How to use the Coronavirus Statutory Sick Pay Rebate Scheme to claim back employees' coronavirus-related Statutory Sick Pay (SSP).
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Before you start
You’ll need to:
- check that you can use the Coronavirus Statutory Sick Pay Rebate Scheme
- be registered for PAYE Online
- work out your claim period
Work out your claim period
You can claim for multiple pay periods and employees at the same time.
To complete your claim you’ll need the start and end dates of the claim period which is the:
- start date of the earliest pay period you’re claiming for - if the pay period started before 13 March you’ll need to use 13 March as the start date
- end date of the most recent pay period you’re claiming for - this must be on or before the date you make your claim (because you can only claim for SSP paid in arrears)
What you’ll need
- the number of employees you are claiming for
- start and end dates of your claim period
- the total amount of coronavirus-related Statutory Sick Pay you have paid to your employees for the claim period - this should not exceed the weekly rate of SSP that is set
- your Government Gateway user ID and password that you got when you registered for PAYE Online - if you do not have this find out how to get your lost user ID
- your employer PAYE reference number
- the contact name and phone number of someone we can contact if we have queries
- your UK bank or building society account details (only provide account details where a Bacs payment can be accepted) including:
- bank or building society account number (and roll number if it has one)
- sort code
- name on the account
- your address linked to your bank or building society account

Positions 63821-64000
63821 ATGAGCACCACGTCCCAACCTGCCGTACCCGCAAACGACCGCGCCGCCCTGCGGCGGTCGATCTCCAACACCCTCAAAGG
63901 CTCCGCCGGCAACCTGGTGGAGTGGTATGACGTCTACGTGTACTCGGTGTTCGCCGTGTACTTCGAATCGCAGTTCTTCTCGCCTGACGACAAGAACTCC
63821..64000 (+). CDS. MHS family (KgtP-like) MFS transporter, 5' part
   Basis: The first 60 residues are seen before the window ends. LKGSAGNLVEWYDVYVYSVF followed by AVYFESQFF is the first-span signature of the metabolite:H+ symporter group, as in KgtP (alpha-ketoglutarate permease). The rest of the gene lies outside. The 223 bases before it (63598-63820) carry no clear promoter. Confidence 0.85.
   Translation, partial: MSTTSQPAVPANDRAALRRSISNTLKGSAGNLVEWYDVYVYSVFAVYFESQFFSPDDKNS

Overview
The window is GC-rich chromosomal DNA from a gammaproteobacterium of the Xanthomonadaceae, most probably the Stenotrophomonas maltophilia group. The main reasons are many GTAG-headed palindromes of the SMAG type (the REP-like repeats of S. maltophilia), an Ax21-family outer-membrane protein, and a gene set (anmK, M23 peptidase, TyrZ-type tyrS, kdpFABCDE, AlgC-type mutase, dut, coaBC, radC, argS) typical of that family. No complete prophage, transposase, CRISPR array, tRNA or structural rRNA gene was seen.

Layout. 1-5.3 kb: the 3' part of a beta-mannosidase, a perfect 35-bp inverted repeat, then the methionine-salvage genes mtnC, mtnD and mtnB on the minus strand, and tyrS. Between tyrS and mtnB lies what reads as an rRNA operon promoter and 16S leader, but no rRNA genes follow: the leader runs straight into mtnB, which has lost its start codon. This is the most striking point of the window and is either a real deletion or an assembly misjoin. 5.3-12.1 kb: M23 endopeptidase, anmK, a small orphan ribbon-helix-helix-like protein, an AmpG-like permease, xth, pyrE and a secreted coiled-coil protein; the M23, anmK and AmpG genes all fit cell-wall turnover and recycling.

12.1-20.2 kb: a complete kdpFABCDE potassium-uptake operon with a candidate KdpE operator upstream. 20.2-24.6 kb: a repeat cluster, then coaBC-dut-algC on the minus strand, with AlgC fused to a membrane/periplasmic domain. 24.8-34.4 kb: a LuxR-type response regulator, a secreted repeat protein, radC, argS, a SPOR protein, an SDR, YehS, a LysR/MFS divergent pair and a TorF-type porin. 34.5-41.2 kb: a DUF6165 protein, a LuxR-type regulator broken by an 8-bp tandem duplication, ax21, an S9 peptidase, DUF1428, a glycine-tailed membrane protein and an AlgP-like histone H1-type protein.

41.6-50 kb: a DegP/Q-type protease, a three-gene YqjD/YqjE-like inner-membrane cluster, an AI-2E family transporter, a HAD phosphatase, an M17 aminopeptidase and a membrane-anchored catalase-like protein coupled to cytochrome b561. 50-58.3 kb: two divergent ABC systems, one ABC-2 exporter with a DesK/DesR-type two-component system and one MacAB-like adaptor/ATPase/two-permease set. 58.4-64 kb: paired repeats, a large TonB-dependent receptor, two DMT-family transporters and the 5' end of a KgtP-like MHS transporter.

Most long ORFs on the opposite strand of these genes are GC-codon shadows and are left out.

Records you must keep
You must keep records of Statutory Sick Pay that you’ve paid and want to claim back from HMRC.
You must keep the following records for 3 years after the date you receive the payment for your claim:
- the dates the employee was off sick
- which of those dates were qualifying days
- the reason they said they were off work - if they had symptoms, someone they lived with had symptoms or they were shielding
- the employee’s National Insurance number
You can choose how you keep records of your employees’ sickness absence. HMRC may need to see these records if there’s a dispute over payment of SSP.
You’ll need to print or save your state aid declaration (from your claim summary) and keep this until 31 December 2024.
How to claim
If you use an agent who is authorised to do PAYE Online for you, they will be able to claim on your behalf. You should speak to your agent about whether they are providing this service.
If you make multiple claims, the claim periods can overlap.
Online services may be slow during busy times. Check if there are any problems with this service.
Employers who are unable to claim online should have received a letter on an alternative way to claim. Contact HMRC if you have not received a letter and are unable to make any eligible claims online.
After you’ve claimed
Your claim will be checked, and if valid, paid into the account you supplied within 6 working days.
HMRC will check claims and take appropriate action to withhold or recover payments found to be dishonest or inaccurate. Where employers knowingly and deliberately provide false or misleading information to benefit from the claim, HMRC will apply penalties of up to 3000.
We will contact you using the details you provided if we have any queries about the claim.
Do not contact HMRC unless it has been more than 10 working days since you have made your claim and you have not received it or been contacted by us within that time.
Other help you can get
Get help online
Use HMRC’s digital assistant to find more information about the coronavirus support schemes.
We are receiving very high numbers of calls. Contacting HMRC unnecessarily puts our essential public services at risk during these challenging times.
You can contact HMRC about the Coronavirus Statutory Sick Pay Rebate Scheme if you cannot get the help you need online.